Higher cost, lower esteem

Revisiting something I noted a few years ago, an incredible story of a university suing its former student for graduating too rapidly:

A German university is suing a student for lost income because he finished his bachelors and masters degrees in only 20 months.

The School of Economics and Management in Essen is asking the court to make former student Marcel Pohl, 22, pay an extra $3,772 after he obtained his degrees in only three semesters instead of the usual 11, The Local.de reported Tuesday.

“When I got the lawsuit, I thought it couldn’t be true,” Pohl told the Bild newspaper. “Performance is supposed to be worth something.”

Could there be a better example of how ugly it is when colleges forget that their role is developing a human person, rather than producing (or benefitting from) just the economic dimension of a person?

Does a college exist to extract value from its students before producing graduates for a marketplace, or does it exist more broadly to elevate its students beyond their marketplace value?

This question prefaces almost every conversation about college life today.

Commitment, not passion

I think one of the most misunderstood ideas today is that happiness in life comes after you decide to “follow your passion.” Steve Jobs famously encouraged young people to follow their passion in his Stanford commencement address. It’s a beautiful way to think about creating an intentional and rewarding life, but those three words paper over the stark reality that “passion” doesn’t lead to “happiness.” Steve Jobs himself elbaorated on this idea in a separate talk:

“People say you have to have a lot of passion for what you’re doing, and it’s totally true. The reason is because it’s so hard that if you don’t, any rational person would give up. It’s really hard. And you have to do it over a sustained period of time. So if you don’t love it—if you’re not having fun doing it, and you don’t really love it—you’re going to give up.”

In other words, people who are committed to their vision, or who have a strong sense of vocation or purpose in life, are the ones likeliest at least not to be discouraged by the sheer difficulty of realizing their vision. Jobs suggests needing to be irrational in pursuit of the passion, but I think it’s simpler to think in terms first acting out of a place of happiness, and second, living with commitment. Warren Buffett spoke to this many years ago:

If you think you’re going to be a lot happier if you’ve got 2x instead of x, you’re probably making a mistake. You outta find something that you like that works with that and you’ll get in trouble if you think that making 10x or 20x is the answer to everything in life, because then you’ll do things like borrow money when you shouldn’t, or maybe cut corners on things your employer wants you to cut corners on. It just doesn’t make any sense, and you won’t like it when you look back on it.

Far better to encourage young people to have a fixed ethical/moral sense, and unshakeable commitment to something concrete.

Castes v. mobility

I want to share some excerpts from R.W. Grant’s The Incredible Bread Machine, a “study of Capitalism, Freedom, and the State” published in the 1970s:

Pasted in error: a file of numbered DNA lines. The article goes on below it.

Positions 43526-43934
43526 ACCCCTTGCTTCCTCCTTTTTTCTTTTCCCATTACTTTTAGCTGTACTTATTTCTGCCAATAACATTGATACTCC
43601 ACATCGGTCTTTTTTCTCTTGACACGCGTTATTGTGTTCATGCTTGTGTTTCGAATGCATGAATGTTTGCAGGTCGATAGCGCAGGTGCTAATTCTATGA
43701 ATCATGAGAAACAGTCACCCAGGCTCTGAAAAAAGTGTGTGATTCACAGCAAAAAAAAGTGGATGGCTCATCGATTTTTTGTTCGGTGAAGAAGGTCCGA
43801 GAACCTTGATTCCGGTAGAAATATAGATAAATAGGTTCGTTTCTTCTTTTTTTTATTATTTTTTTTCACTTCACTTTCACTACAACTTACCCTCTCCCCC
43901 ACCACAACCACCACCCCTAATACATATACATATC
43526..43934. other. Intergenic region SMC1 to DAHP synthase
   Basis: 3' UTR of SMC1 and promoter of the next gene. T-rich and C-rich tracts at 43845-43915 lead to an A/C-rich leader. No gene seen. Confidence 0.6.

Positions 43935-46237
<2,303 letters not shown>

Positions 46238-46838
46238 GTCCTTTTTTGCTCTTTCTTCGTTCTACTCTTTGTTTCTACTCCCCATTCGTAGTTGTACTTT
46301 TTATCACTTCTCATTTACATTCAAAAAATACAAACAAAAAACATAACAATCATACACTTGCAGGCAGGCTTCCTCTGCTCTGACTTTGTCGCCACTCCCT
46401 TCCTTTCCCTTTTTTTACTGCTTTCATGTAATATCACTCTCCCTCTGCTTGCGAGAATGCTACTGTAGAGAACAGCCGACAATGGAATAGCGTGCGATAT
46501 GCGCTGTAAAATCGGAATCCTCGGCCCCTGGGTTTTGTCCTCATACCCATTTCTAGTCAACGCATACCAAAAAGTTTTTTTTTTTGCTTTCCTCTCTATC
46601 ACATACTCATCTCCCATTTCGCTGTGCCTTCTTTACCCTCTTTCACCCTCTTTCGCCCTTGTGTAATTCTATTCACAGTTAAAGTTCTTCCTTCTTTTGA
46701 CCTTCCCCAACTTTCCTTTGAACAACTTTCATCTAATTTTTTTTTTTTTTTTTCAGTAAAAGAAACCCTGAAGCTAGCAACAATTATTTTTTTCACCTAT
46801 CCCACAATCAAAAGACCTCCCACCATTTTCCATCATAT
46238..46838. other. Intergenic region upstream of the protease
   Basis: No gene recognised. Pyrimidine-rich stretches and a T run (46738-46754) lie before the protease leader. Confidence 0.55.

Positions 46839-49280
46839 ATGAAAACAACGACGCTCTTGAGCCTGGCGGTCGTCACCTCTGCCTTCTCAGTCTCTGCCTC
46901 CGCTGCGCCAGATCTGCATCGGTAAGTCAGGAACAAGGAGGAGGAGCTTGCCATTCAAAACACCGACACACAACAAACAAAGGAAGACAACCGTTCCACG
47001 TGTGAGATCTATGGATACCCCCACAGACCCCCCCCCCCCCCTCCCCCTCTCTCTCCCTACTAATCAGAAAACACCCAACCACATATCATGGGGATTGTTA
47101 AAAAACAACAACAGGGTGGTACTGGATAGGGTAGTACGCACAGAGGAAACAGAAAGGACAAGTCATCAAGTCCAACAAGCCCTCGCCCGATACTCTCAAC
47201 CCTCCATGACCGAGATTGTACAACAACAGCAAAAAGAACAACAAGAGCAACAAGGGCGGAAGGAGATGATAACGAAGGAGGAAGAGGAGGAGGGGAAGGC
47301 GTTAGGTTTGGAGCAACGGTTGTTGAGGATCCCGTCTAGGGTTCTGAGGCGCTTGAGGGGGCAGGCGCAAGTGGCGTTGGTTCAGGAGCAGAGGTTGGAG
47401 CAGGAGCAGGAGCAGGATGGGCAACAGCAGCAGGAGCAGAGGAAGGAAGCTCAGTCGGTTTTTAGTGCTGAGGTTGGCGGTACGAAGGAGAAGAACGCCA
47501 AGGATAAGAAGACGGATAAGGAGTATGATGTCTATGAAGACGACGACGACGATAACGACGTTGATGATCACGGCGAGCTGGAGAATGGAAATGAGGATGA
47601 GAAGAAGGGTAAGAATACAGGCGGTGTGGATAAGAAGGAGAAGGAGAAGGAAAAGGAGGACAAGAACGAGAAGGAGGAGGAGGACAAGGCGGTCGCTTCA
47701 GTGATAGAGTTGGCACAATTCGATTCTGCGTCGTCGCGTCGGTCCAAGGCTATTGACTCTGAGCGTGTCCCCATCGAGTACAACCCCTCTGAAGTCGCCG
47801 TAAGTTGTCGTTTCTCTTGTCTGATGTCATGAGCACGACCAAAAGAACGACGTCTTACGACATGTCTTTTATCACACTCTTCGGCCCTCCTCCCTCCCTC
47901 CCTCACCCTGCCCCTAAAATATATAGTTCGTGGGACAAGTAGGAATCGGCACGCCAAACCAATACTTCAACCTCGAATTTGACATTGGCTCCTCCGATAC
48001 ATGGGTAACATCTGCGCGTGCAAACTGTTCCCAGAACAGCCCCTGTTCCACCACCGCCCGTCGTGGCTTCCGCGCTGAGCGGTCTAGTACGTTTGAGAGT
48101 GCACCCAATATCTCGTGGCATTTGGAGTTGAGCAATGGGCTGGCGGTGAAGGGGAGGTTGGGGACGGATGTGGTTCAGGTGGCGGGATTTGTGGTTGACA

Every enterprise imaginable — dry cleaning, trucking, beauty parlor, grocery store, and on and on — is today under the thumb of the politician. ….

For those who already have capital, experience and education, the numberless “barriers to entry” erected by the state [ie – licensing, regulatory requirements] can be overcome, but to the under-capitalized poor, often with little experience and scant education, these barriers are virtually insurmountable. The illegal immigrant selling oranges at the off-ramp of the Los Angeles freeway is a truer capitalist than those businessmen who are constantly running to government for this-or-that favor or restriction.

Regulation is a necessary evil, but onerous or punitive regulation is a genuine evil in that it distorts natural relations and market activity, typically to the greatest detriment of the “under-capitalized poor.”

[T]he barriers are more complex today than they were then. For example, suppose a person in a poor area saw the need for a low-cost barber shop. One might suppose that with a few hours practice, a $15 set of clippers, a chair and a willing customer, he could go into business. Then, if her were industrious, and were truly able to provide a service of value to his neighbors, he would prosper. Perhaps one day he could open a bigger shop and hire two of his relatives. That is the way things are supposed to be in a “land of opportunity.” But that is not the way things are. In California, this is what the law says he must do.

The first step for an aspiring barber is a barber’s license granted by the state Board of Barber Examiners. But this requires either two years as an apprentice working for someone else or 1500 hours (!) at a state-licensed barber school at a cost upwards of $3,500. … Then, it costs $50 to register for the state test. And then, if the test is passed, there’s another $50 for the two-year state license. But there’s still more, for the new shop must now be inspected and approved by the Board — for another $50. Then, a city business license ($106.43 in Los Angeles). …